Check out today’s YEP letters
Readers’ favourite album sleeves?
Terry Maunder, Kirkstall
April 16 was World Vinyl Day and there were a number of items about it on the TV news programmes.
Apparently, young people like vinyl album sleeves to decorate their bedroom and/or living room walls with. Original. I have a Jimi Hendrix Experience album Axis: Bold As Love, in mono, which contains the much sought after orange lyric sheet that only a limited number in the UK were issued with. I’ve lost count of how many bedroom walls this has adorned. Before I learned its value, of course.
There were also discussions about people’s favourite album sleeves. Difficult one that. Cream’s Disraeli Gears? Miles Davis’ Bitches Brew? The notable Escher image that Mott The Hoople borrowed for their first album? Otis Redding’s Otis Blue? The Grateful Dead’s Live Dead? Sleeves designed by the band/artist such as The Band’s Music From Big Pink (Bob Dylan drawing, reflecting also his association with them)? Patti Smith’s Horses? One of my shortlist would definitely be the Andy Warhol designed sleeve for The Velvet Underground And Nico. Original, mono pressings with the “peelable” banana and gatefold sleeve go for small fortunes on some websites. Wonder what other readers would choose?
Hotel site is ‘biggest eyesore in Leeds’
Councillor Peter Gruen, Ward Councillor for Crossgates & Whinmoor Ward, Leeds City Council
Here’s a question: where is the biggest eyesore in Leeds right now?
Two clues: I see it every day on my way into and from the Civic Hall. It was supposed to be the newest luxury hotel on the block.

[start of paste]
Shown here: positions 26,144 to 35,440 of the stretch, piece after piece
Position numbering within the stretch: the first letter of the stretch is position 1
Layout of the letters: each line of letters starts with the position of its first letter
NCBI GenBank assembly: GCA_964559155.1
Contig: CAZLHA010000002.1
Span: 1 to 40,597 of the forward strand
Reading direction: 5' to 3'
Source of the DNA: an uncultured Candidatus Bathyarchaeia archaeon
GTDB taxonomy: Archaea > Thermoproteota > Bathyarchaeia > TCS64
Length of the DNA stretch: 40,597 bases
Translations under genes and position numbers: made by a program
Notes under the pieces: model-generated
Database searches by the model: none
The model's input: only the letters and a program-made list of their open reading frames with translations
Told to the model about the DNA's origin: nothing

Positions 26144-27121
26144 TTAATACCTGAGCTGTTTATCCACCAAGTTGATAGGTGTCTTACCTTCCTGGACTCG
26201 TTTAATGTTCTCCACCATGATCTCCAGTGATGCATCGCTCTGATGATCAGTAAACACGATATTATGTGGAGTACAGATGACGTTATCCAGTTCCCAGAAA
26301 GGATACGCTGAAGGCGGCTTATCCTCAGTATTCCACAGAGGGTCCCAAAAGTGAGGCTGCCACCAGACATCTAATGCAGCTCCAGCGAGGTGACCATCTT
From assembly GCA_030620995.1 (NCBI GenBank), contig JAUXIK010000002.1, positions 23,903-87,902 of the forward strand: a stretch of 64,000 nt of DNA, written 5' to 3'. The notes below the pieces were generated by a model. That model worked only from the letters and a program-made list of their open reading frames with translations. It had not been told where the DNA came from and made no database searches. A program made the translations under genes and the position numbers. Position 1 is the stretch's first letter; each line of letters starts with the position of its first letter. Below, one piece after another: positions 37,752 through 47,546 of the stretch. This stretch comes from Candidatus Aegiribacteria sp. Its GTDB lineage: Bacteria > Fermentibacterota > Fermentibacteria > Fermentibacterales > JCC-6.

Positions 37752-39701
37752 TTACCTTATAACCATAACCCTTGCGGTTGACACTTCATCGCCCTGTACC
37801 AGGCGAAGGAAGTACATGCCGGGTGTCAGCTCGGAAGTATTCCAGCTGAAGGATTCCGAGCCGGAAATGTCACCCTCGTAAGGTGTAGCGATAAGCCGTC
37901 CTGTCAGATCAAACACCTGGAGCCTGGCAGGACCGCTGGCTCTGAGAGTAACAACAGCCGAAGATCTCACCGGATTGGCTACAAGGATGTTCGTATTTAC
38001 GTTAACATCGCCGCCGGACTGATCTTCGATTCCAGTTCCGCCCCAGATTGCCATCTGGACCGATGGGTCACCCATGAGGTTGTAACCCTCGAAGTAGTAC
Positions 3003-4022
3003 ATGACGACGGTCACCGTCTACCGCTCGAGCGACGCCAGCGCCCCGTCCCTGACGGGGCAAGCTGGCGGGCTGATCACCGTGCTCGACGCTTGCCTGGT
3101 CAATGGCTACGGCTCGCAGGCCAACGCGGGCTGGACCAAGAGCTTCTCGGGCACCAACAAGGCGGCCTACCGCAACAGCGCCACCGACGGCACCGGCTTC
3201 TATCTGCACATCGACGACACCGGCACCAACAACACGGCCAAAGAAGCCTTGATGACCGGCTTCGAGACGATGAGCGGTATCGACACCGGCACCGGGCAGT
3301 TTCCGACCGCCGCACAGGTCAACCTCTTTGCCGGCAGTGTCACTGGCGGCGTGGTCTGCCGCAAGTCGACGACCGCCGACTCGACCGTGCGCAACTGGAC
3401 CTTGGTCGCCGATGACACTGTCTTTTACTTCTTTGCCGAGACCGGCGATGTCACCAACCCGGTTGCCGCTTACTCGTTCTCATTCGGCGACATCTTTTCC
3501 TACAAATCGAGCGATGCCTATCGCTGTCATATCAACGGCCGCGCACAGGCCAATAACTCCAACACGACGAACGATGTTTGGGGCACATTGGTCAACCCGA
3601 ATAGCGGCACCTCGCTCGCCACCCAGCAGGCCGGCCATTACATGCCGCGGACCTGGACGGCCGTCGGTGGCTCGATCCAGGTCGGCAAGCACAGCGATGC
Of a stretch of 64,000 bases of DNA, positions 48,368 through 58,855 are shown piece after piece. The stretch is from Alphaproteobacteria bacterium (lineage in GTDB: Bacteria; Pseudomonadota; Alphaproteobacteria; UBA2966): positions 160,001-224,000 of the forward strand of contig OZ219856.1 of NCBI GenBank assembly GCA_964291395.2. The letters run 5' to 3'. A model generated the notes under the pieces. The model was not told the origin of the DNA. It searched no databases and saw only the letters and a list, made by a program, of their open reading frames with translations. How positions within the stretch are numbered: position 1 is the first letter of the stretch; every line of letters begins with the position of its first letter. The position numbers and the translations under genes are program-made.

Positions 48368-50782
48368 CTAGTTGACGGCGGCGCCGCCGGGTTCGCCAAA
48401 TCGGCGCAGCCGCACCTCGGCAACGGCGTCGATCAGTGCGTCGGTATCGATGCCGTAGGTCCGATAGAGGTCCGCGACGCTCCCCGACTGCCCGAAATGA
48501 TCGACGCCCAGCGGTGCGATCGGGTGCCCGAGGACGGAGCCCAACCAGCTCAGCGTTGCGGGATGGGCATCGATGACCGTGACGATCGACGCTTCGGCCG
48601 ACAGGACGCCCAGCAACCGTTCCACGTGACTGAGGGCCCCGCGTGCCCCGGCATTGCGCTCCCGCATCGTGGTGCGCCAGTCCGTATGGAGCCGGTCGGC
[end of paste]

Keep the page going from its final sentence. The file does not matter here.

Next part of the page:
Yes, you’ve got it. For 12 long months the partially completed monster shell, to be known at some point in the distant future as the Hilton Arena Hotel, sits unloved and seemingly not belonging to anyone! Is anyone claiming responsibility for this vast cavern with the idle crane towering in the skyline inflicting this unwanted intrusion?
For how much longer will pedestrians have to walk along the ‘temporary’ diversions and will cars need to skirt around the half of the road still not available to traffic?
Rumour has it that the Co-operative Bank holds the ultimate hand in this debacle and could, if they were so minded, sort out the contracts and get back to building now. But let’s not hold our breath; when have London bankers ever done the right thing by northern cities?
I’ll gladly give way to Co-op boss Richard Pennycook, if he would like to explain his next steps.
Voting to stay in European Union
John Appleyard, Liversedge
It’s no use those in favour of leaving Europe saying that people like Margaret Thatcher and Winston Churchill would vote for exit because we don’t know.
We have to deal with those that are living now.
Jeremy Corbyn made a very good speech on why he wants the UK to stay in Britain because its the best framework for trade, manufacturing and cooperation in the 21st Century.
He also made a special appeal for young people to get involved because the decision on June 23rd will effect their future.
More and more people particularly those in work are in favour of staying in to protect workers rights, equal pay for work of equal value, part time workers laws and guaranteed holiday pay.
I have never been a purist the EU is not perfect by any means, most organisations are not, but it doesn’t prevent us from participating in argument and discussion.
That’s why I will be voting to remain in the EU.
Leeds Equality Group meeting
Pete Redwood, by email
Leeds is considered to be the UK’s fastest growing city and is the largest financial and business centre outside London, with several important companies based here.
One would expect, therefore, that it is also a very affluent city. Sadly, there is another side to the story. Despite the growth, Leeds still has far too high a level of families officially classified as poor – those who do not reach the recognised minimum income standard.